Rosetta Santucci at Gallery One
Here are some words about the artist:
Having spent over a decade experimenting with applications like jewellery and textile design, it was a natural progression for me to start painting.
My background in costume for film and television and a passion for textiles – primarily tribal and ethnic designs – has influenced my painting style.
I’m self taught, and it has only been through practice and time that I have nurtured my style. I grew up in the Barossa Valley surrounded by vineyards and wide open spaces, and in so doing, developed a deep concern with natural forms connected to life – plants, bones, feathers, hills, trees and stones. More and more I realise that my paintings are a path of self discovery and an expression of life’s experiences. As an artist, I understand that nature and life have a lot to offer.
With Santucci … there is a pleasure principle at work. The viewer is invited to explore the carpet-like designs as if gazing down at landscapes composed of vineyards, paddocks, roads, creeks and trees.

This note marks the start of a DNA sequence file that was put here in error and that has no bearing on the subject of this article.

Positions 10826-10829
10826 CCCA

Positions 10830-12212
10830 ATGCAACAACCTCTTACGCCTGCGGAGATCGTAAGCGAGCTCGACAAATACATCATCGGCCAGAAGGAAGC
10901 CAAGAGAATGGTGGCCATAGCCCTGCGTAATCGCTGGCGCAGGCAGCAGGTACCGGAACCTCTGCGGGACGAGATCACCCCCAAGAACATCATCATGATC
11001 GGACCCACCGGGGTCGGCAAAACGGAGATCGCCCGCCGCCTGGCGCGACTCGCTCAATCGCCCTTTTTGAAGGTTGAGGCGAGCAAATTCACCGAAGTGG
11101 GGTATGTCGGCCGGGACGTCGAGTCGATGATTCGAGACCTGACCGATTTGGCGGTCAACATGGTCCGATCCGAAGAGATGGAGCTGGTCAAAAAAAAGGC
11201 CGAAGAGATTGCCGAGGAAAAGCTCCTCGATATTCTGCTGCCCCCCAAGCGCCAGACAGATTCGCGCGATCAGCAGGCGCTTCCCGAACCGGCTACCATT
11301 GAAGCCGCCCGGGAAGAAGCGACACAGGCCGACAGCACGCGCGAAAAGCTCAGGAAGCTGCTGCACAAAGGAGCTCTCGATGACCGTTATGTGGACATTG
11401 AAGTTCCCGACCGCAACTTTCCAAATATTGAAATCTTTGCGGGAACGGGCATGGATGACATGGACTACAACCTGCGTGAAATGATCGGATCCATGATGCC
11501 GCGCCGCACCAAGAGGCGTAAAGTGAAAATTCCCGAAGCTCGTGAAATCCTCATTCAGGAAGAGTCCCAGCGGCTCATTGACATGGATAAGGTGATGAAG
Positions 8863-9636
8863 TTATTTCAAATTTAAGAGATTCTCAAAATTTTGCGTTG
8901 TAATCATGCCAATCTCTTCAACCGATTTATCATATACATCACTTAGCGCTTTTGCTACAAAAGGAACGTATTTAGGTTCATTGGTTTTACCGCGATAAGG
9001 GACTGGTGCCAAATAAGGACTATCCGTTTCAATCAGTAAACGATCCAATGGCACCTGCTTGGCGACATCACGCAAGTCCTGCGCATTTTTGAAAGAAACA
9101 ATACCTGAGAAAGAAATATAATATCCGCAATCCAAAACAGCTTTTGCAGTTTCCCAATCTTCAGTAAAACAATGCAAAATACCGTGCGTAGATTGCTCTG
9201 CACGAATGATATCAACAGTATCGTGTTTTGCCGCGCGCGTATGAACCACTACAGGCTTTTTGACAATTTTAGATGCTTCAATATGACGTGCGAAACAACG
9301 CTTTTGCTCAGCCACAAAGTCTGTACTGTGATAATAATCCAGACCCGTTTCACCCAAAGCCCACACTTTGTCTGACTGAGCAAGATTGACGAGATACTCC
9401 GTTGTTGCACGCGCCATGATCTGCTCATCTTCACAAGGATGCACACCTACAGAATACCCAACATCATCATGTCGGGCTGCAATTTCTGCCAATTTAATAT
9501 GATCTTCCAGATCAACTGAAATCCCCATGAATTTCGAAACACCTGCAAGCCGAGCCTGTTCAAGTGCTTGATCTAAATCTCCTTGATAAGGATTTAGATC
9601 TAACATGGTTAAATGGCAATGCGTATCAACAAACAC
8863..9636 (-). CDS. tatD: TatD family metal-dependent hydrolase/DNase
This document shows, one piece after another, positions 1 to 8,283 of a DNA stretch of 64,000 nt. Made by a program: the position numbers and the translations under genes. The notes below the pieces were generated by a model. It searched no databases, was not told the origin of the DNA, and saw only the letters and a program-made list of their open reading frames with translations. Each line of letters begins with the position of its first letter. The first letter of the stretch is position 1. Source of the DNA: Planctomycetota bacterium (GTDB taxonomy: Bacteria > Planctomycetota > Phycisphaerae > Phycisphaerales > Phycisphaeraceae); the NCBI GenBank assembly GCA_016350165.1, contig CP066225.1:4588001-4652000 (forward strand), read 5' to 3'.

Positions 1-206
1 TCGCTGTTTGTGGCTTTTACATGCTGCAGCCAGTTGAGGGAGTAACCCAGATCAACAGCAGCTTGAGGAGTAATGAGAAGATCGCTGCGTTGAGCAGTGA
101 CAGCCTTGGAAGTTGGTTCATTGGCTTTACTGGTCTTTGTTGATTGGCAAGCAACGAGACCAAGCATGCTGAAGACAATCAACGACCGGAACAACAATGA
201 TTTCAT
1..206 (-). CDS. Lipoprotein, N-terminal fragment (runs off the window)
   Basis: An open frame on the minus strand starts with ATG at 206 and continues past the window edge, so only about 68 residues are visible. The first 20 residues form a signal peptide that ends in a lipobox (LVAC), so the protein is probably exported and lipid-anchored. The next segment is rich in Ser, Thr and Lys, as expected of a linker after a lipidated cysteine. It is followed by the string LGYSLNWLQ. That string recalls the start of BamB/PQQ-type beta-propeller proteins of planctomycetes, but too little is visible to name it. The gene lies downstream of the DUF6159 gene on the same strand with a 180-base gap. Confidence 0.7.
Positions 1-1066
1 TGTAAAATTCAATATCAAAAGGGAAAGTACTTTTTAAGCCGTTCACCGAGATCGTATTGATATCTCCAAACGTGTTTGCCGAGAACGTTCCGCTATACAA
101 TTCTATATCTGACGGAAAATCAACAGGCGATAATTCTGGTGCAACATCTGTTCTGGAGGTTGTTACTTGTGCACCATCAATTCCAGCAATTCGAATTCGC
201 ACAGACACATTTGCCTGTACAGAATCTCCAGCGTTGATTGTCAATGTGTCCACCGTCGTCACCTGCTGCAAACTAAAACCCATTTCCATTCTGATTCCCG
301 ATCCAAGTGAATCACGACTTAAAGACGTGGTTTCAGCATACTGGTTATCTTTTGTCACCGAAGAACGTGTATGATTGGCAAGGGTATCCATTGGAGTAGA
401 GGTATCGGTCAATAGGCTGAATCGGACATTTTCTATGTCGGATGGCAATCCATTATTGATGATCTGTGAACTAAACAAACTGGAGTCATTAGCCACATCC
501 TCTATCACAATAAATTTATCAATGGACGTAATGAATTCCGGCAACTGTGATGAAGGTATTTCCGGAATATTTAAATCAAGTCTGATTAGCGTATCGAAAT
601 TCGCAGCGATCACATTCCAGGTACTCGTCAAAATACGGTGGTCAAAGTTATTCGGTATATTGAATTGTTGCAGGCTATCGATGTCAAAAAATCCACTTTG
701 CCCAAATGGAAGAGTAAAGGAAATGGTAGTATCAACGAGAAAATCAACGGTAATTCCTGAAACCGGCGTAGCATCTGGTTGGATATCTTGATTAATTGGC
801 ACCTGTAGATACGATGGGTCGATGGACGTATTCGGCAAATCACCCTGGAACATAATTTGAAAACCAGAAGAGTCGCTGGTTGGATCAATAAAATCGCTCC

Santucci enjoys building the image by first creating rich exchanges of colours, textures and patterns then seductively masking and isolating areas using white pigment. Santucci’s exploitation of translucency, particularly in the final overlays … give her images allusive, poetic qualities. Her references also to the specifics of everyday things such as buds, branches, a trowel, trees, roads, the moon and stars introduce a clue-search dynamic to the viewing. There are contexts for this work, more European than Australian. I’m thinking of obvious similarities with Paul Klee’s worlds of invention but more of the painterly values and semi-abstract style associated with post-WW2 artists working out of St Ives in Cornwall, William Scott and Peter Lanyon in particular.
John Neylon, The Adelaide Review, August 2007